The queen of flowers
Steffie Shields highlights shrubs and climbing roses in Lincolnshire gardens.
A recent newspaper headline claimed that roses are now out of fashion! The current exhibition (until 19th June) ‘Wild & Cultivated: Fashioning the Rose’ at London’s Garden Museum might suggest otherwise. Whatever the case, I am brave enough to buck this nonsensical trend.
‘The queen of flowers’ has influenced fashion for centuries … and interior design, the perfume industry, not to mention artists, writers and poets. It could be that more exotic, sculptural shrubs and trees, mostly requiring minimal care, suit stark urban settings and contemporary architecture. However, old roses are utterly beautiful. Although many, such as the striking marbled Rosa gallica, have origins in France, they add structure and a touch of picturesque luxury to any English country garden.
Agreed, roses do need care. Thorns are an issue when training stems and tying in over arch, fence, house wall or pergola. I have, for many years now, avoided spraying mine with fungicide. If you notice an attack of black spot or powdery mildew, prune out offending leaves, clear dead leaves away from the base and remind yourself to keep the rose well-watered. Fresh growth will soon appear. Should colonies of rose aphids congregate on new buds and unfurling leaves, I blast them with the hose or swiftly wipe off those that I can reach with my fingers, leaving the rest to passing birds and ladybirds.
A seasonal routine, pruning back in late winter or early spring and then feeding every few weeks, is enjoyable; part of the rhythm of the gardening year. Roses add colour and meaning to our lives, so dead-head when the thought occurs. Every breath of heavenly scent will revive cherished memories and links to your ancestors. Roses may be ephemeral but if you love them, roses will reward you with love tenfold.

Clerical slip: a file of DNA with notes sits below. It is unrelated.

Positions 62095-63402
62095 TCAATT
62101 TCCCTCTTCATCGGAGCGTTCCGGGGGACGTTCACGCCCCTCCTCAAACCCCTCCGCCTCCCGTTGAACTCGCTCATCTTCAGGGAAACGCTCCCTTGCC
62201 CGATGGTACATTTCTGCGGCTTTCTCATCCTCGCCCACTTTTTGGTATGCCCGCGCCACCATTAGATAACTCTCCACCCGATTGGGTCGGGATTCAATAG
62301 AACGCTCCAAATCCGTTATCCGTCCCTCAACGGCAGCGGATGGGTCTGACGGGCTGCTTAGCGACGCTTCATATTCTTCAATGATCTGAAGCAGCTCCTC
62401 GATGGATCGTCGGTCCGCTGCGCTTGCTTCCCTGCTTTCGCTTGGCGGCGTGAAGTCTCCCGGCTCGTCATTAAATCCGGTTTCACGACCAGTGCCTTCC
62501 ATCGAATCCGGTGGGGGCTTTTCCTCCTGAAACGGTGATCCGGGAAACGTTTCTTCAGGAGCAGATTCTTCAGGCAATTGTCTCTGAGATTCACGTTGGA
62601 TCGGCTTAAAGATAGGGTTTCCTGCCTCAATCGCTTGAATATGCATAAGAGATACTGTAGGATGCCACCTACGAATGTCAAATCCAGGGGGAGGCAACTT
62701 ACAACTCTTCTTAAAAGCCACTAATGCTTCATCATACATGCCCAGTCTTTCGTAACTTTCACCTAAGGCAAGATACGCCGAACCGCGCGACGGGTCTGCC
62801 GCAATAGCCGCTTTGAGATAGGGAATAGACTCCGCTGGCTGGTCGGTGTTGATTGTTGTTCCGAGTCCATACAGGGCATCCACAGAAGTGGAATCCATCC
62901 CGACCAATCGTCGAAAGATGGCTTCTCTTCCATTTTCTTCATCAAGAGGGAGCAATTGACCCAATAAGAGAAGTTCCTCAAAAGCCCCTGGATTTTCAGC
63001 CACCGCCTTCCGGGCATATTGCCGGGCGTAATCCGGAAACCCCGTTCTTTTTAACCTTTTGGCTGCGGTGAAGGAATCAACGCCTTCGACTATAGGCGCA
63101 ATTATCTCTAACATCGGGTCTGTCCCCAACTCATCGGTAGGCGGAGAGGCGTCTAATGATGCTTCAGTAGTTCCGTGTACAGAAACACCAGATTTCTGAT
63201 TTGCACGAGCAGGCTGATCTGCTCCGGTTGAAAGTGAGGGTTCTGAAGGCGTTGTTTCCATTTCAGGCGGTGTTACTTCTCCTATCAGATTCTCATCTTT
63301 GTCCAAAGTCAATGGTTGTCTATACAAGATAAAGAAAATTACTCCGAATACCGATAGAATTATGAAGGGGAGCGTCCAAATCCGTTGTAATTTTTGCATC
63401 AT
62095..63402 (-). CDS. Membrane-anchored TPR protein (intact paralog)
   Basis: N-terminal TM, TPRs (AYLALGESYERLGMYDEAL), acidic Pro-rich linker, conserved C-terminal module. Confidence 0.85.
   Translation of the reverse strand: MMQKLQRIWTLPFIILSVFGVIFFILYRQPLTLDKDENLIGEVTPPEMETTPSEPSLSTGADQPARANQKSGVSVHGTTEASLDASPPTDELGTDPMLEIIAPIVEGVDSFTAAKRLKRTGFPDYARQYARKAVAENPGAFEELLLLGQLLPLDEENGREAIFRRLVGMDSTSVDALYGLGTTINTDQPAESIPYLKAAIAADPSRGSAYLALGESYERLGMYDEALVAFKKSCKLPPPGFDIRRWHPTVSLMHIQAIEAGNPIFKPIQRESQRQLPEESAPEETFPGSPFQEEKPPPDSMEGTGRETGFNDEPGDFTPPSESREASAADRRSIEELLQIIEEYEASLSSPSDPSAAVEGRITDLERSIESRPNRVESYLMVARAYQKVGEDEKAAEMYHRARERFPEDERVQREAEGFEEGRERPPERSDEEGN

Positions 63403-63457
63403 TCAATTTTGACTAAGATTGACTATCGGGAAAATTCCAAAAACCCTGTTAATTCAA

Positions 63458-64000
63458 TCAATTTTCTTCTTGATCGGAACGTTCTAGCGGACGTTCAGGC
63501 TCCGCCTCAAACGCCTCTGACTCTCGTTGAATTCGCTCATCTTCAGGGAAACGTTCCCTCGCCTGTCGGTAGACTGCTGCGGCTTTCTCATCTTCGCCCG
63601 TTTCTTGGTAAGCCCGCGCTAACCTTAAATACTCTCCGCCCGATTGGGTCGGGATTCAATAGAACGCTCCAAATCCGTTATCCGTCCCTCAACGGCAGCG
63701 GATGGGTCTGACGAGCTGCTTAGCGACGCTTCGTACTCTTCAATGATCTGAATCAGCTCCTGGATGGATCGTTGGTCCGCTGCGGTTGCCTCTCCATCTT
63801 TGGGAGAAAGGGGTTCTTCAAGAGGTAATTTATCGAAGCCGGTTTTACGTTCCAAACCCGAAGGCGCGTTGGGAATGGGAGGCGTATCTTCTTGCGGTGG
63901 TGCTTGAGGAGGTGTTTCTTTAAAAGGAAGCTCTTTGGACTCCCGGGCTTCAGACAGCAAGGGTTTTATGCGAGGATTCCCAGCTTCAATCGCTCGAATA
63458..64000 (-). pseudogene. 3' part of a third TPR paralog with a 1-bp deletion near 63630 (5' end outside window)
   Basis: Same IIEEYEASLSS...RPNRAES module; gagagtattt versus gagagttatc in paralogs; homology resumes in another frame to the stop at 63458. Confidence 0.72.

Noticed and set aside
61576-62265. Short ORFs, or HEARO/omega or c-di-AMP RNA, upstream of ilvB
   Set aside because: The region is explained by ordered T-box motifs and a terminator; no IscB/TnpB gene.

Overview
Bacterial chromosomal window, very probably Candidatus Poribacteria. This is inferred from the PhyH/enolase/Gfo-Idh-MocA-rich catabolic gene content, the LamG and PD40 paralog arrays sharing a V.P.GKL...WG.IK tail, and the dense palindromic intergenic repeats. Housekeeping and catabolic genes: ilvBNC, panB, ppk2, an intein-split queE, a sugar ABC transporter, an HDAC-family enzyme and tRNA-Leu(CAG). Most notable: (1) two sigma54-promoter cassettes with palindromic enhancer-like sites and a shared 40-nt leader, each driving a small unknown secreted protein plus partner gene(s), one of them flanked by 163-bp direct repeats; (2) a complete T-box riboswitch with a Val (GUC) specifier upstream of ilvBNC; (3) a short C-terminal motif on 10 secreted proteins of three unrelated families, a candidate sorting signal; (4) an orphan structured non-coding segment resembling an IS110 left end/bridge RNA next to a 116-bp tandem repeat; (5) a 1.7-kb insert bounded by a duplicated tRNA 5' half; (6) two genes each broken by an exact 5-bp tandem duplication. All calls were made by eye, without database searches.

When Henry VII defeated Richard III in battle and married Elizabeth of York, he combined the red rose of Lancaster and the white rose of York to create the Tudor Rose. Who would have thought that military might would lead to such a delicate and romantic national symbol of England? Roses are in this country’s DNA…
Who could contemplate a garden without at least one rose? One climbing rose takes up little room, while giving vertical uplift and height to the smallest garden patch.
Come June, driving down into Grantham, I enjoy passing one south-facing terrace house where, for decades, judging by its woody stem, a climbing rose has been giving pleasure to passersby. Its glorious cascade of rich apricot-orange roses, warmed by sunshine, shouts: “Hello summertime!”
Moving to Welby, we inherited various rose bushes, and a couple of tea roses and climbers. Most looked decrepit, worn out. An expert gardening friend advised removing all and starting afresh. As we were intent on building an extension, funds for restoring the garden were low priority. One white shrub rose was in the way for an extra garage. Much to my horror, the builder’s digger dumped it unceremoniously to one side. As I attempted a rescue, it split into three – the best present ever!
Fast-forward 20 years: three well-established bushes, strategically repeated throughout the orchard garden, lend form and movement in natural swags and garlands bearing plentiful clusters of roses. The large, flat, almost single, milky-white flowers with golden stamens are an ages-old variety, Rosa Alba Semiplena, better known as the White Rose of York – an appropriate touch of meaning for my Yorkshire-born husband. These, together with diverse, colourful, single, semi-double and fully-double blooms, are the ancestors of today’s hybrid roses.